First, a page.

Alternate Versions. Rate This. Episode Guide.
Watch Now With Prime Video. Peter Taylor, a journalist who has investigated the tobacco industry for 40 years, sniffs out the state of the business today, when cigarettes are becoming less and less accepted but Use the HTML below.
- Filter Stream.
- God Help Him: A Comedic Guide On What Not To Let Your Husband Do;
- Seduced by the smoke | The Independent!
You must be a registered user to use the IMDb rating plugin. Episodes Seasons. Photos Add Image Add an image Do you have any images for this title? Edit Cast Series cast summary: Peter Taylor Himself - Reporter 2 episodes, John Ashcroft Herself - Lifelong Smoker 2 episodes, John Marshall Edit Storyline Peter Taylor, a journalist who has investigated the tobacco industry for 40 years, sniffs out the state of the business today, when cigarettes are becoming less and less accepted but profits continue to increase. Genres: Documentary.
Edit Details Country: UK. Language: English.
Seduced by smoke.
Runtime: 60 min 2 parts. Color: Color. Add the first question. Edit page. Add episode.
Clear your history. IMDb Everywhere. Follow IMDb on. DPReview Digital Photography. Audible Download Audio Books. Himself - Reporter 2 episodes, Himself - Derbyshire GP 2 episodes, Himself - Public Health Consultant 2 episodes, Herself - Health Policy, University of Stirling 2 episodes, Himself - Standardised Packaging of Tobacco Review 2 episodes, Himself - Australian Council on Smoking and Health 2 episodes, Tobacco is the fourth cushion on the divan of pleasure, as one commentator puts it; the others are coffee, wine and opium.
Tomatoes do not get a look-in. The first European smokers may have been Rodrigo de Jerez and Luis de Torres, who got themselves hooked on a voyage with Columbus, but the first great smokers were the British. The French used it as medicine and cosmetic; in Italy it was administered by priests; the Germans analysed it scientifically; the Swiss tested it on a dog before declaring it fit for human consumption. The British, though, by the end of the 16th century, were smoking their heads off, as were the Dutch.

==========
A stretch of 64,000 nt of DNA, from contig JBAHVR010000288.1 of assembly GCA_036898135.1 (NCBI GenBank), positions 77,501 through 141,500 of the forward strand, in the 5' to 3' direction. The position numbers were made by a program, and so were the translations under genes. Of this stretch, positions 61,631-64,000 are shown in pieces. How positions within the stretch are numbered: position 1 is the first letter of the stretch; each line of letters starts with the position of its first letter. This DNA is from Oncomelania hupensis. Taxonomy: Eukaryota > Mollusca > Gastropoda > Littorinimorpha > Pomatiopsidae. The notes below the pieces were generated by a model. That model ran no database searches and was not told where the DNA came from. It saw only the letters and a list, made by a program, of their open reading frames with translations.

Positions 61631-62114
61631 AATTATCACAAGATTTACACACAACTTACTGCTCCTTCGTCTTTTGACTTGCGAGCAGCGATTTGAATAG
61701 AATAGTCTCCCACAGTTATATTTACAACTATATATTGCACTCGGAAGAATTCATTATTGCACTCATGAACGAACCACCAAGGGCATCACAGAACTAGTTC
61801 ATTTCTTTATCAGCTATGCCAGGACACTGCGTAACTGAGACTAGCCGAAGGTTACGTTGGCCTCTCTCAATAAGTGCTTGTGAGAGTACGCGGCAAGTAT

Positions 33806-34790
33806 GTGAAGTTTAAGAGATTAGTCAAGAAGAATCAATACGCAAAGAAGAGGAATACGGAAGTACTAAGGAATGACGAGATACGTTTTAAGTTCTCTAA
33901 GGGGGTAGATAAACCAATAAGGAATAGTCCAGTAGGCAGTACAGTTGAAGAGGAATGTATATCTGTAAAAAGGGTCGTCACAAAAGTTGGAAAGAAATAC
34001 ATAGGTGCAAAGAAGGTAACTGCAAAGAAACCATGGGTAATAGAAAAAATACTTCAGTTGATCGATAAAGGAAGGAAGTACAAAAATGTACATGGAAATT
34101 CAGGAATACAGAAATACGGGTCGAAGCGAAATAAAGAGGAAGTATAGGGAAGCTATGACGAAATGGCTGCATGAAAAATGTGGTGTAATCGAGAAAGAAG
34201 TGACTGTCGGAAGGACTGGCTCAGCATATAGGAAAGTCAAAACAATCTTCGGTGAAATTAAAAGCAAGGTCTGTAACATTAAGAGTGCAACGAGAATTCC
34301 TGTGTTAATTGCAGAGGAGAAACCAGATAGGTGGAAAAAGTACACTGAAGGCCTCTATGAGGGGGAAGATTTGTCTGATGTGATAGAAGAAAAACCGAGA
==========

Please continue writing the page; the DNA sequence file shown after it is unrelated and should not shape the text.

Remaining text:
Bear in mind that the tobacco smoked then was considerably more intoxicating than the flue-cured variety in cigarettes today.
Seduced by a Dragon
Gately is so enthusiastic about his subject that one half expects to see an acknowledgment to Forest. The book may not be for you if you are trying to give up, for the descriptions of the habit's appeal are subtle and compelling.
That is, until we get to lung cancer, a disease that did not strike smokers in significant numbers until the s. The mass-produced cigarette would appear to be the culprit. Dark tobaccos, such as the French smoke, tend not to polish users off so early; pipes and cigars hardly seem to do their users any harm at all. As for the dangers of passive smoking, Gately becomes almost intemperate when chronicling attempts to ban smoking on the grounds that it harms non-smokers; understandable in view of the chopped logic and statistical misinterpretation employed by the more militant anti-tobacco campaigners.
This is a thorough, fascinating and highly readable book. It covers familiar ground, but doesn't repeat what others have said.
Gately does not, however, mention the huge rise in hand-rolled cigarettes in this country, caused by a combination of high tax on manufactured ones, and the perceived dangers of tobacco adulterated with anything besides marijuana.